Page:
We are pleased to share the spring 2013 Bank of America Small Business Owner Report, a semi-annual study that uncovers the concerns, aspirations and perspectives of small business owners across the country. This study examines a variety of leading issues for small business owners, including the personal health and wellness, revenue and growth expectations, preparedness for the unexpected and access to capital.

 

 


Small business owners are not only focused on improving the financial health of their company, they are also focused on their own personal health and their employees’ wellness. Nearly nine in 10 of those surveyed report taking some steps to improve employee health and wellness. When thinking SBOR-Thumbnail.jpgabout the next 12 months, they are optimistic regarding their revenue and hiring expectations but remain concerned about the health of the overall economy. In addition, Millennial (18-to-34-years-old) small business owners are the most optimistic across all age groups regarding what the future holds for the economy and their business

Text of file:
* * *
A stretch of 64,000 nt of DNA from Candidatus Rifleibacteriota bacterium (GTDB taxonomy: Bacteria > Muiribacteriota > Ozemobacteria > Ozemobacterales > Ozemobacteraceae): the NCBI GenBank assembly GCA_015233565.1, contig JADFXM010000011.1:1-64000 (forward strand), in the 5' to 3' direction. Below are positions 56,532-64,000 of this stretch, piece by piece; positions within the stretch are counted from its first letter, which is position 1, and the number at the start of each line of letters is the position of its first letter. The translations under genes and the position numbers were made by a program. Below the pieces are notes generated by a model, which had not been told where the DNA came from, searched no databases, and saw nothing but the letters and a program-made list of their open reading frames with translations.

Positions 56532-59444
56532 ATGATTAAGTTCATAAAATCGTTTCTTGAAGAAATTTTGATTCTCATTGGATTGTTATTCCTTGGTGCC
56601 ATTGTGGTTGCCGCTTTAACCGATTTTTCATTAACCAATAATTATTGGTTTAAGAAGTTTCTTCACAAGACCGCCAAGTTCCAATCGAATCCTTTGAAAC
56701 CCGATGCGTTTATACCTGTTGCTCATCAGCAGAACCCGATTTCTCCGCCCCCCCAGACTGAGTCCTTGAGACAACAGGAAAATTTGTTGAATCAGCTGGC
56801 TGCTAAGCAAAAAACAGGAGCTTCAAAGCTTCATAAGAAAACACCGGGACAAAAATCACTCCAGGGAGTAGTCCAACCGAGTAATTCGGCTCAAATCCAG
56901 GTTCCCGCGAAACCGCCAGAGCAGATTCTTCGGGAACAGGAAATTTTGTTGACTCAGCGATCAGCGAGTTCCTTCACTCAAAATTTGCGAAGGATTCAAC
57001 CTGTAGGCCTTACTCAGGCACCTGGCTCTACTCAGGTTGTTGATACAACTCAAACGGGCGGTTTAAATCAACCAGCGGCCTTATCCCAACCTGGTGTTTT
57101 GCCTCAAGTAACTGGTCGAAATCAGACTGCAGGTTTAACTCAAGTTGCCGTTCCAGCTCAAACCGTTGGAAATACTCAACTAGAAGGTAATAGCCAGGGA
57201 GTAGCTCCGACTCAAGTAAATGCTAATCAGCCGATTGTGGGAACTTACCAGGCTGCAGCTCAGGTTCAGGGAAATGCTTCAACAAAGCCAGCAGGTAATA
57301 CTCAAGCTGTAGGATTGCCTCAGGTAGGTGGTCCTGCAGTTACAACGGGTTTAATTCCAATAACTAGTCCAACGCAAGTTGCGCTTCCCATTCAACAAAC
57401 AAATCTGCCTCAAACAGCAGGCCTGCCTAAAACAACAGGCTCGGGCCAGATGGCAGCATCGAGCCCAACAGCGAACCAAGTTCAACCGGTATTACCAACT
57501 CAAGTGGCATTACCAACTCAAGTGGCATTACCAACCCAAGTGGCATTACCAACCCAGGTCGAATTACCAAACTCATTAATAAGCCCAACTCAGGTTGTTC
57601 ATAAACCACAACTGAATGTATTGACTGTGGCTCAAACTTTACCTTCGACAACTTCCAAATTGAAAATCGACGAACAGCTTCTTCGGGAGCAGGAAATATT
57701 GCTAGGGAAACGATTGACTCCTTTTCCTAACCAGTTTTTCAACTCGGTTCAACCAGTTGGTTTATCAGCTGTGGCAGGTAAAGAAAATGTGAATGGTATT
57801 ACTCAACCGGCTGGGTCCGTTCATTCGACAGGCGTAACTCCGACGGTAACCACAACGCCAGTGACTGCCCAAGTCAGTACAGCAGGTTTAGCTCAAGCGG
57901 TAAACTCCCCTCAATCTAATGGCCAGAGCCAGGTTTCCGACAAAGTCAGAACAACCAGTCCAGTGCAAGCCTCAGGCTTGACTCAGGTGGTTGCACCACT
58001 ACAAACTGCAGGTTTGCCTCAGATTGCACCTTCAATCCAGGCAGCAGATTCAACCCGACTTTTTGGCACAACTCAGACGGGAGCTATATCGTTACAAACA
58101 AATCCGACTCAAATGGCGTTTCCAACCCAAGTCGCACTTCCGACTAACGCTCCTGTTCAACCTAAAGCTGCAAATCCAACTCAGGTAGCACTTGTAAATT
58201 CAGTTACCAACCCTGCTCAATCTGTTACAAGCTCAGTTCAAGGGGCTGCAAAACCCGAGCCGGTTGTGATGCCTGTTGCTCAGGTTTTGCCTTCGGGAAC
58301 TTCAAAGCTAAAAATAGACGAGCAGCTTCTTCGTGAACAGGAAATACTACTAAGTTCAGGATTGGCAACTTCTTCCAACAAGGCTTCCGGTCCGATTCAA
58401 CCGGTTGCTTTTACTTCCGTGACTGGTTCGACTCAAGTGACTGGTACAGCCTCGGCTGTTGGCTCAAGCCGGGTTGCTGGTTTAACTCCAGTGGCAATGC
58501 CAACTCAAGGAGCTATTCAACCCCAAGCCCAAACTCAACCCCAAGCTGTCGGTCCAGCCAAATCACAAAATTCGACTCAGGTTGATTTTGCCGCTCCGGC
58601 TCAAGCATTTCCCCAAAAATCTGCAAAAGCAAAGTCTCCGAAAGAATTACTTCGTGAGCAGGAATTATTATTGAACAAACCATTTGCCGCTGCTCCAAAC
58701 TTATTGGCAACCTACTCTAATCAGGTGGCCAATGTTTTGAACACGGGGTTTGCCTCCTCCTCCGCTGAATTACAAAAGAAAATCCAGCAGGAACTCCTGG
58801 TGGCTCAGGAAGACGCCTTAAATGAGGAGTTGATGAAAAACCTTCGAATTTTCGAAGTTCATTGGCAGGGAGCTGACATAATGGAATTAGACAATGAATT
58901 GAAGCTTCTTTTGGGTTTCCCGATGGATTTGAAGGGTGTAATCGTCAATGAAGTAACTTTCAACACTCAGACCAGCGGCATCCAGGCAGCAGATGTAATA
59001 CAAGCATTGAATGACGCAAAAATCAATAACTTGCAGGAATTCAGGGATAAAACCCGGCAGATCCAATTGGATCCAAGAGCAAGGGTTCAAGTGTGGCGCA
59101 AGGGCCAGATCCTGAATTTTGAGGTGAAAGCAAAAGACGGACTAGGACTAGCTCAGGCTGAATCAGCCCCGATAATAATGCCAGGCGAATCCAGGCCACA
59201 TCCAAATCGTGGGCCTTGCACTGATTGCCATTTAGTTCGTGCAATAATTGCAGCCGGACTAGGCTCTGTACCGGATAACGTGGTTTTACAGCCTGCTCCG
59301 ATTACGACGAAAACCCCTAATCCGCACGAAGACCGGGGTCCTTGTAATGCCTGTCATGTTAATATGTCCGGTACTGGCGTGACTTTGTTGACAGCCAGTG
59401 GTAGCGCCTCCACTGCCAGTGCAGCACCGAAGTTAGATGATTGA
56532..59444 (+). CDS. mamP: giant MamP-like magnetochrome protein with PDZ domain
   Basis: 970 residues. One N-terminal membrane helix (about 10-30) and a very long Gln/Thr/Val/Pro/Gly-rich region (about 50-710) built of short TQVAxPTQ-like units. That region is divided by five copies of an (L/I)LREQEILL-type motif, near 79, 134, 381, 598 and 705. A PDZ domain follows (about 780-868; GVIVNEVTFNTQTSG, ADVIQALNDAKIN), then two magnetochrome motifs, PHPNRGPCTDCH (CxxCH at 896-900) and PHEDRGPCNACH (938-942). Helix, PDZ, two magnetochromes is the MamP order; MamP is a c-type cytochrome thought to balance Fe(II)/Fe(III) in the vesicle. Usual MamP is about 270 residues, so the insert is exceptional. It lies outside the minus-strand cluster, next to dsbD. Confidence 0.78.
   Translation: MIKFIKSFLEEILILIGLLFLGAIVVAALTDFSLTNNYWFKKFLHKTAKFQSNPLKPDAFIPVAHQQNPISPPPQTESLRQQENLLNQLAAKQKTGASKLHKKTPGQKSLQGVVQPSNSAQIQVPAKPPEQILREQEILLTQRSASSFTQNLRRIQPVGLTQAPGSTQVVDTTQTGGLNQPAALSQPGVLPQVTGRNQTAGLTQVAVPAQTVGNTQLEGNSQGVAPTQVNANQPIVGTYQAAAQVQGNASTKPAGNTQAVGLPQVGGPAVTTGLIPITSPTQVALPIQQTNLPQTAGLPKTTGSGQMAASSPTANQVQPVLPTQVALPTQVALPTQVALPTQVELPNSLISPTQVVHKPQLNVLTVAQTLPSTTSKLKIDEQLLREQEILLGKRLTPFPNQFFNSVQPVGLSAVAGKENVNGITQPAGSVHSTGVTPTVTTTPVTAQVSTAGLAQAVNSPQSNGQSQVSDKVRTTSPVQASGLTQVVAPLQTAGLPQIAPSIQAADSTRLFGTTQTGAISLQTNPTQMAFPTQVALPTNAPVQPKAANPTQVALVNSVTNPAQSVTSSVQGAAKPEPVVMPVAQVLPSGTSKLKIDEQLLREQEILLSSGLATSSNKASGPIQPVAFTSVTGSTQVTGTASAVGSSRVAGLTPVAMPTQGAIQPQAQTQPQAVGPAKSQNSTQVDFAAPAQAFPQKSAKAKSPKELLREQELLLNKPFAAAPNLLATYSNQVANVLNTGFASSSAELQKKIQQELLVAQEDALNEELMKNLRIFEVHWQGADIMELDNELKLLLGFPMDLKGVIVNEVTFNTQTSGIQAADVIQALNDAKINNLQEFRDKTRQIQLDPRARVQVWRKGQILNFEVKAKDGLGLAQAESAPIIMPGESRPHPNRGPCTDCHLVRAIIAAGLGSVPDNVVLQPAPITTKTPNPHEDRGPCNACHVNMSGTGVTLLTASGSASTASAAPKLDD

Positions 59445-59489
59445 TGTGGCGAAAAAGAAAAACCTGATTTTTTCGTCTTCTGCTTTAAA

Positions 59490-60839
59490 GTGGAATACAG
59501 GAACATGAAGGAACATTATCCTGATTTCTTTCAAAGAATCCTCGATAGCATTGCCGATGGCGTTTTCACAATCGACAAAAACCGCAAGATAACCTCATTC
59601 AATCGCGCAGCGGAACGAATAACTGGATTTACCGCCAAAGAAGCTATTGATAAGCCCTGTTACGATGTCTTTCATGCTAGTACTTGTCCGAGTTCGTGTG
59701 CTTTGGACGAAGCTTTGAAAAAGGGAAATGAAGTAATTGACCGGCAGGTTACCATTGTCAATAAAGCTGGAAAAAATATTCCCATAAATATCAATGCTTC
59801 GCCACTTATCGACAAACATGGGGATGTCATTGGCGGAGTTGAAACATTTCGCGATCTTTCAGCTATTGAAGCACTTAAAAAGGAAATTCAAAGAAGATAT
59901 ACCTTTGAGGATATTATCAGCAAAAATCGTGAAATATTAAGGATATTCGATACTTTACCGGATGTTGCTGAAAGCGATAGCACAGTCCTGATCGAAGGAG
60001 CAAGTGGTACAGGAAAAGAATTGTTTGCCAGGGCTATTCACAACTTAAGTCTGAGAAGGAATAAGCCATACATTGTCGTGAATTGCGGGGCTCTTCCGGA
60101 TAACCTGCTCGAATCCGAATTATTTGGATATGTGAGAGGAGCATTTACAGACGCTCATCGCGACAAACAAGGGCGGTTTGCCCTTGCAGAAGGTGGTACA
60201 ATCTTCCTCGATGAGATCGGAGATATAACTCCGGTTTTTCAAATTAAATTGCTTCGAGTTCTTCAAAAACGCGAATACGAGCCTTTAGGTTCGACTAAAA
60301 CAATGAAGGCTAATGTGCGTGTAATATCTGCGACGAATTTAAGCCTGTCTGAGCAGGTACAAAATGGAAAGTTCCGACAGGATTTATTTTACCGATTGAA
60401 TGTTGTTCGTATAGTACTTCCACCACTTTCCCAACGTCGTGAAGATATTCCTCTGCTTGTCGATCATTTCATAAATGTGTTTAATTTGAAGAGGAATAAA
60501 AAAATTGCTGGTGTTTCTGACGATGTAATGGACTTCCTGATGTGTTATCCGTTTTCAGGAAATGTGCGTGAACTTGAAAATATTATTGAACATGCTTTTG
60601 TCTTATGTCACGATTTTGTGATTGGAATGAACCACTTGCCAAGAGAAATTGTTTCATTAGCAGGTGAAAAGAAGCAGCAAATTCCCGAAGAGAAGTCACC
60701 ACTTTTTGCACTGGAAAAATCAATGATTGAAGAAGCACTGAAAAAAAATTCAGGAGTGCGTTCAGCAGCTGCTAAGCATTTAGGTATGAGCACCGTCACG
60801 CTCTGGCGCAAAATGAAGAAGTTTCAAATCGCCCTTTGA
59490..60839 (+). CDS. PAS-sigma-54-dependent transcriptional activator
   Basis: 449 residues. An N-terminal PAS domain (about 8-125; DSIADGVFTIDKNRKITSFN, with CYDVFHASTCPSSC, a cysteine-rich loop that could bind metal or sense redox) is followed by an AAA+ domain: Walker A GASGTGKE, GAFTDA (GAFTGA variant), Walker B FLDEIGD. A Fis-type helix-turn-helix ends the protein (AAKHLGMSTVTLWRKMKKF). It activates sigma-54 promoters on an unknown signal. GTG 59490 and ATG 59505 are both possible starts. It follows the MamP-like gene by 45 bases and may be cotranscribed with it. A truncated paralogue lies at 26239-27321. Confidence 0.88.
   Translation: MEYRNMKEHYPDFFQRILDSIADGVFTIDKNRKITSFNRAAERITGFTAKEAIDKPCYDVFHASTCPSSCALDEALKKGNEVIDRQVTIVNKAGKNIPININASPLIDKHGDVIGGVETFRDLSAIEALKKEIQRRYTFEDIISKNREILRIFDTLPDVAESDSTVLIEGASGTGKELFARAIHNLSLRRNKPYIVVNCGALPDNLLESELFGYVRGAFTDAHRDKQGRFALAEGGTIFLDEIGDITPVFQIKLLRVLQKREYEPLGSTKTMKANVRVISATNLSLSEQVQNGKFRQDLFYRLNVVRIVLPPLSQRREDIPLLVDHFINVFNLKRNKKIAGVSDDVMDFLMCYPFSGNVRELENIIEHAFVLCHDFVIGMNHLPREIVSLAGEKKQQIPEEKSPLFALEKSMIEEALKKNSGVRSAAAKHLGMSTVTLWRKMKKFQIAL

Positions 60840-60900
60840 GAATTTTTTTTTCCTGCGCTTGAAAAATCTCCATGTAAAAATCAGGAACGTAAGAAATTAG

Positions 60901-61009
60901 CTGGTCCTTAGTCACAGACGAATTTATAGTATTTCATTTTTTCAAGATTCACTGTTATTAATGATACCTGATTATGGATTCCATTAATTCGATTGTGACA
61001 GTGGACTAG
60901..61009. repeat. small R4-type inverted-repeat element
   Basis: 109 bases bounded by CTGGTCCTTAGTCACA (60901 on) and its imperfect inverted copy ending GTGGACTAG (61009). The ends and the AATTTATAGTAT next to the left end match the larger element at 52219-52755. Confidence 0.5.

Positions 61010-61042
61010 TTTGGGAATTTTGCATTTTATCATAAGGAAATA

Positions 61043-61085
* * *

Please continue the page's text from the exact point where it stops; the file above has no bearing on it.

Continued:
At Bank of America, we know that small business owners are an essential element of our national and local economies. We are committed to offering the personal connection and local expertise of our bankers who are dedicated to the success of both small businesses and their communities.

 

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Click Here to Download the Bank of America Small Business Owner Report.

 

Click Here to View the Informational Charts and Graphics.

We are pleased to share the Fall 2012 Small Business Owner Report, a semi-annual study that uncovers the concerns, aspirations and perspectives of small business owners across the country. This study examines a variety of topics that are top of mind for small business owners, including the upcoming holiday season, revenue and growth expectations for 2013, business management and access to capital.

 

 

Small business owners want to grow or sustain the level of success they’ve experienced in 2012, in the year ahead. They are optimistic about revenue and hiring expectations, but are still wary about the health of the economy.

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Moreover, small business owners are overwhelmingly committed to running their business, with the vast majority saying they’ve never had second thoughts about their decision to start a company, despite the stress it can cause them.